Friday, March 29, 2013

Symphony of Roses Day - Putting a Smile on Vancouver Isle

14th Annual
Symphony of Roses Day
Fundraiser for the
Vancouver Island Symphony
Wednesday, April 10
Deadline for orders: April 5, 4 p.m.
Call Turley's Florist 250-754-6344
Or visit

Wednesday, April 10 is Symphony of Roses Day, a happy fundraiser for the Vancouver Island Symphony. On that day unsuspecting residents throughout the region, from Qualicum and Parksville right through to Nanaimo, Gabriola Island and Ladysmith, will be smiling when they receive a surprise bouquet filled with colourful, long-lasting, premium growth roses.

Delivered to the door - Volunteers for the VI Symphony head out from Turley’s Florists in Nanaimo, knock on doors to homes, offices, schools, businesses - anywhere a thought of appreciation is being given. Imagine the thrill as friends, loved-ones, business associates, neighbours, doctors, bankers, favourite teachers, great staff, clients and others open the door to receive such a warm-hearted gift!

Smiles all around - The joy is not just in the receiving, it is also in the giving, in knowing that someone you care about and appreciate is smiling. And for the many repeat volunteers the joy is in the experience of preparing the roses, under the direction of Marianne and Jim Turley and staff, and then delivering them.

Beautiful roses - Anyone who has received a Symphony of Roses will attest to their beauty and varied colours. “Each rose is different,” says Marianne Turley. “They are high quality and they last!”

How to order - To send along a smile and a Symphony of Roses to someone special call 250-754-6344, or download the order form from the VI Symphony web site at, and fax it to 250-754-2191 or drop it off at Turleys. All orders MUST be placed through Turley’s Florist at 60 Terminal Avenue by Friday, April 5 at 4 p.m. If you would prefer to pick them up, they will be ready from 9 a.m. on.

 The cost: Box of 12 roses - $29.99 (includes taxes etc.) or Box of 24 roses - $52.
All proceeds go directly to the VI Symphony.


Monday, March 25, 2013

"Nouvelles Illuminations" composed by Pierre Simard - World Premiere with the Vancouver Island Symphony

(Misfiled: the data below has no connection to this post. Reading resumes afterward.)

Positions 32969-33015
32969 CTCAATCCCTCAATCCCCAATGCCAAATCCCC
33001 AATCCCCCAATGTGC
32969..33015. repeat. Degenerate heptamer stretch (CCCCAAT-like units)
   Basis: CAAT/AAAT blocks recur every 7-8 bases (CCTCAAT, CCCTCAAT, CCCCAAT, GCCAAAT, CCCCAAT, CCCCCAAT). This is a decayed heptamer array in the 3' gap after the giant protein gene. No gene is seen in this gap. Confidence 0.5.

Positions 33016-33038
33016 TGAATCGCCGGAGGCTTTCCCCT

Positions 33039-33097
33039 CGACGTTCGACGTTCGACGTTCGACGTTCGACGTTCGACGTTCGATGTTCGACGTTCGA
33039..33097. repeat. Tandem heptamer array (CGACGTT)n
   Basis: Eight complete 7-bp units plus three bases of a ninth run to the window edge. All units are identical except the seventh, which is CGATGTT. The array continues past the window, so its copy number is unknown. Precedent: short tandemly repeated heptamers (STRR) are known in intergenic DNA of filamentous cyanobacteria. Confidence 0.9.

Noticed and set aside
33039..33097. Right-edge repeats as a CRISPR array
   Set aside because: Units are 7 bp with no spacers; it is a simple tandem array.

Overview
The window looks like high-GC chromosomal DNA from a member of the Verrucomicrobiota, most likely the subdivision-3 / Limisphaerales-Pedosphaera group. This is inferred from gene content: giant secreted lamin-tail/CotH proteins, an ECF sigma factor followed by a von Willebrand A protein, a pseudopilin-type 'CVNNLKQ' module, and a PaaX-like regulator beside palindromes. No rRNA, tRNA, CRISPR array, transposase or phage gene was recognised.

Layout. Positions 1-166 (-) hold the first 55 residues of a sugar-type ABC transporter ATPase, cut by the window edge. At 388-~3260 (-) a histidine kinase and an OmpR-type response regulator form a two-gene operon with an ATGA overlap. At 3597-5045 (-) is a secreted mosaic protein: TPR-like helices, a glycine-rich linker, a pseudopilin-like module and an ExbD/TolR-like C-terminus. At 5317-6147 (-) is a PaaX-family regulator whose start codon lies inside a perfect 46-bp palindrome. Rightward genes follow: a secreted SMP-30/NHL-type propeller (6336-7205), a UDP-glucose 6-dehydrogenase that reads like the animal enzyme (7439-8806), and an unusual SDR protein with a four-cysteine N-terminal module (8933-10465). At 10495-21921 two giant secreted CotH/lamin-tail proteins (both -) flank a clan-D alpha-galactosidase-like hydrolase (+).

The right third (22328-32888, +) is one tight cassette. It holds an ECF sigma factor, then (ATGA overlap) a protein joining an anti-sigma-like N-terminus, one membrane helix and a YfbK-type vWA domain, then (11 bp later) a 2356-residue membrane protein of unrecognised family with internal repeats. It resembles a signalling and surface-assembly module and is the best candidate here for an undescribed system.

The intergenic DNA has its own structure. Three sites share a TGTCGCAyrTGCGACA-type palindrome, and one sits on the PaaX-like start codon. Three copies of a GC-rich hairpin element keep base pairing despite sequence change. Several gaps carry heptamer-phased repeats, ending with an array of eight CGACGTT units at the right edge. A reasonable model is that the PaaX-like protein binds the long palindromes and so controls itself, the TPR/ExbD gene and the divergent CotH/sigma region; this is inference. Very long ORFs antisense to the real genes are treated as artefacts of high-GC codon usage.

A Review- Article (Rosemary Style)

Pre-Concert Talk with Pierre Simard
Composer and Maestro Pierre Simard sat centre stage to greet all those attending the Vancouver Island Symphony's pre-concert talk at the Port Theatre in Nanaimo. While he discussed the upcoming presentation of beautiful string music by Bartók, Barber, Rachmaninov and Tchaikovsky, he focussed his attention on his own creation “Nouvelles Illuminations” and it's world premiere performance that evening. “The work was written for my wife,” said Pierre. He then asked the audience to keep an open mind.

Pierre’s notes on the piece explain further: “Seven years ago I embarked upon what would prove to be my biggest composing challenge so far; writing a companion piece to Benjamin Britten’s “Les Illuminations”, a youthful piece setting some of Arthur Rimbaud’s surrealist texts for high voice and strings. After an extensive revision, tonight’s version explores a musical ‘unraveling’ of a hermetic, wild and imagination-defying set of poems. The literary quality of the texts sometimes being close to what is defined as ‘automatic writing’, the music takes a different stand, aiming at coherence and clarity, the soprano voice (Nadya Blanchette) leading the strings on a voyage of extreme emotions, colours, textures, rhythms. The slow introduction starts at the exact point where Britten’s cycle ends... and, copying its model, there are a few hidden, recurring ‘keys’ in the whole work.”

With copies of the text in hand, in both the original French and English, the audience was led through Pierre’s journey of creation, of shadow music, block music, and painting rhythms in different melodies on a major chord. The phrasing in the Introduction ‘The subtlest music falls short of our desire’ brings the work to a closing in the finale, Génie.
Pierre was nervous about this performance, explaining that conducting one’s own creation in a world premiere can be quite daunting. Obviously he wanted it to be perfect, and to have the audience enjoy it.
Performance of "Nouvelles Illuminations"

Once again Pierre introduced the work, this time to the full audience. I had previously heard recordings of Benjamin Britton’s Les Illuminations and understood Pierre’s reference to taking off from where Britton finished – with a slow introduction. I sat riveted throughout, captured in each movement, for each was so different, and such a surprise. I was completely engaged as my attention was fully focussed on the orchestra and the music, and with Nadya Blanchette’s soaring soprano voice. Husband and wife were and are a perfect team on stage, almost intuitively and instinctively following each-other.